Four Years and Counting: Linda
Our retrospectives series from FANgirl contributors continues with thoughts on the past, present and future of Star Wars and fandom from Linda.
1) Name five things that you love about Star Wars.
- The original trilogy.
- How it’s so easy to feel part of a galaxy far, far away.
- The universality of Star Wars – everyone “speaks” Star Wars! Pretty much everyone has something to say.
- The fellow fans I’ve gotten to know.
- Disney’s Star Tours ride; the original and the current one – it’s such an immersive experience!
2) Four years ago where was your Star Wars fandom?
It was much more private! Since I first posted on FANgirl in December 2011, my fandom can only be described as much more extroverted and connected.
Since that original post, I’ve reviewed books, interviewed authors, gone to Celebration VI, two GeekGirlCons as a panelist, restarted playing videogames – generally sharing my experience as a fan. Now, I have a Star Wars family.
3) Do you feel more or less connected to fandom now?
I feel far more connected to fandom now, and it’s because of the fantastic experience I’ve had here at FANgirl Blog. Thank you, Tricia, fellow bloggers and readers – you are truly the best and I feel blessed to have gotten to know so many of you.
4) Name 3-5 areas where Star Wars can improve.
There is room for more ethnic diversity, both in the movies and EU. Peter Jackson was able to make even Middle Earth more multicultural (look at the differences between LOTR and The Hobbit trilogies) – there is no reason that a less restricted galaxy couldn’t have more diverse representation.
Marketing “stuff” to girls and women could increase, though Disney is getting better at this. There is a cool Dooney & Bourke Star Wars purse I have my eye on and will probably purchase at the Star Wars ½ Marathon in Disneyland. And it’s impossible to really show there is the demand for these items unless there are items to purchase! Don’t they want our money?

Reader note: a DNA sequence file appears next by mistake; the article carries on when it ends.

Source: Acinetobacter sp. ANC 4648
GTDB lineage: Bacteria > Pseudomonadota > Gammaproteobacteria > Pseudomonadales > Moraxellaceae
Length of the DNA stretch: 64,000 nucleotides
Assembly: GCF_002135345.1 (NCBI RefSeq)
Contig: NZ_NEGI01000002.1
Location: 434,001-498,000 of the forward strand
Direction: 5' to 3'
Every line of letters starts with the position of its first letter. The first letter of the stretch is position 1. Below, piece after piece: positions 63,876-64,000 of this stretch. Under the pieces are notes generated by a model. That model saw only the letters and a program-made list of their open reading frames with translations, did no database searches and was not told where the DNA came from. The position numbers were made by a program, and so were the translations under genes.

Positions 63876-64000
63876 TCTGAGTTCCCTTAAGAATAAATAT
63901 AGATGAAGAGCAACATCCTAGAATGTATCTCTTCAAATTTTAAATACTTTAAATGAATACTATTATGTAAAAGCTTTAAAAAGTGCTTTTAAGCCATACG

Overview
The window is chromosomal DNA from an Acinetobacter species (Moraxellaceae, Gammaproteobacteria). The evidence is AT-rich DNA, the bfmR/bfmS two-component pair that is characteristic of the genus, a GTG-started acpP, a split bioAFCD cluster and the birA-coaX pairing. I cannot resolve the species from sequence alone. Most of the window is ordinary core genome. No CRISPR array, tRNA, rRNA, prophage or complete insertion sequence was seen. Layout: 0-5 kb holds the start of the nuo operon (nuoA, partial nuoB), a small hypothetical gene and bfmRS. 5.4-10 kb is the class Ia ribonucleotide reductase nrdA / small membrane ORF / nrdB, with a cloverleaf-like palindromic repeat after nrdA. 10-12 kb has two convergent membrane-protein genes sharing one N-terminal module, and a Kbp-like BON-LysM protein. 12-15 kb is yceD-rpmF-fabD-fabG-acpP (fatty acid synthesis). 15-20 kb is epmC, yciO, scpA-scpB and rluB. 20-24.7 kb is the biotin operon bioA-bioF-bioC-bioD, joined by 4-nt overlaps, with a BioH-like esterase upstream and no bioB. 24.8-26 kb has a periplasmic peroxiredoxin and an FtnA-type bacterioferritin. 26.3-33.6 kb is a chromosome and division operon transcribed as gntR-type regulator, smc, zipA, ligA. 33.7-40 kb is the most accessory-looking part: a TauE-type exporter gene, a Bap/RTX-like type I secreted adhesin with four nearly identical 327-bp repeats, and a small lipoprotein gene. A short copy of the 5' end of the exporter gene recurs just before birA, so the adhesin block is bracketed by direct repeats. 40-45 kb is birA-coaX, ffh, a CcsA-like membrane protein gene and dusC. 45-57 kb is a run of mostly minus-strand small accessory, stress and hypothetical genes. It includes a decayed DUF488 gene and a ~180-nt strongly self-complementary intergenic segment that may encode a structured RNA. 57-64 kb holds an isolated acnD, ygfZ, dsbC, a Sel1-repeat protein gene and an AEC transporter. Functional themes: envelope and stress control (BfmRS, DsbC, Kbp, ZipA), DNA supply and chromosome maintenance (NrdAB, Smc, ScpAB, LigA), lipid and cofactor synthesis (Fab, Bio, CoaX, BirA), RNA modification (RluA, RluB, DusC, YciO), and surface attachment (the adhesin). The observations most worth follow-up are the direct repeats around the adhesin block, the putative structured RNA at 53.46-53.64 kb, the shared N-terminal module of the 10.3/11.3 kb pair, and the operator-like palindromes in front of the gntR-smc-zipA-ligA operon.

I would also like to see the young reader books have girls as protagonists. The Rebels books, for example, are predominantly male oriented. Intentional or not, it sends the message that Rebels is for boys. Star Wars is for everybody.
5) It’s been two years since the Disney sale was announced. Have your feelings about the sale changed?
I remain optimistic about Disney owning Star Wars for two reasons. The first is that Disney has become more and more multicultural and has female lead characters (Snow White, Cinderella!) for a long time. These leads just keep getting stronger and stronger as individuals and generally send a positive image for young fans. The second reason is that Disney took a financial risk buying Star Wars due to its high purchase price. They will be more responsive to the market when we vote with our dollars about what we like and what we don’t like.
6) Name five things you hope to see from Star Wars in the future.
- More Old Republic stories based on SWOTOR – I think that there is a lot of room for creativity in this niche of the Star Wars universe.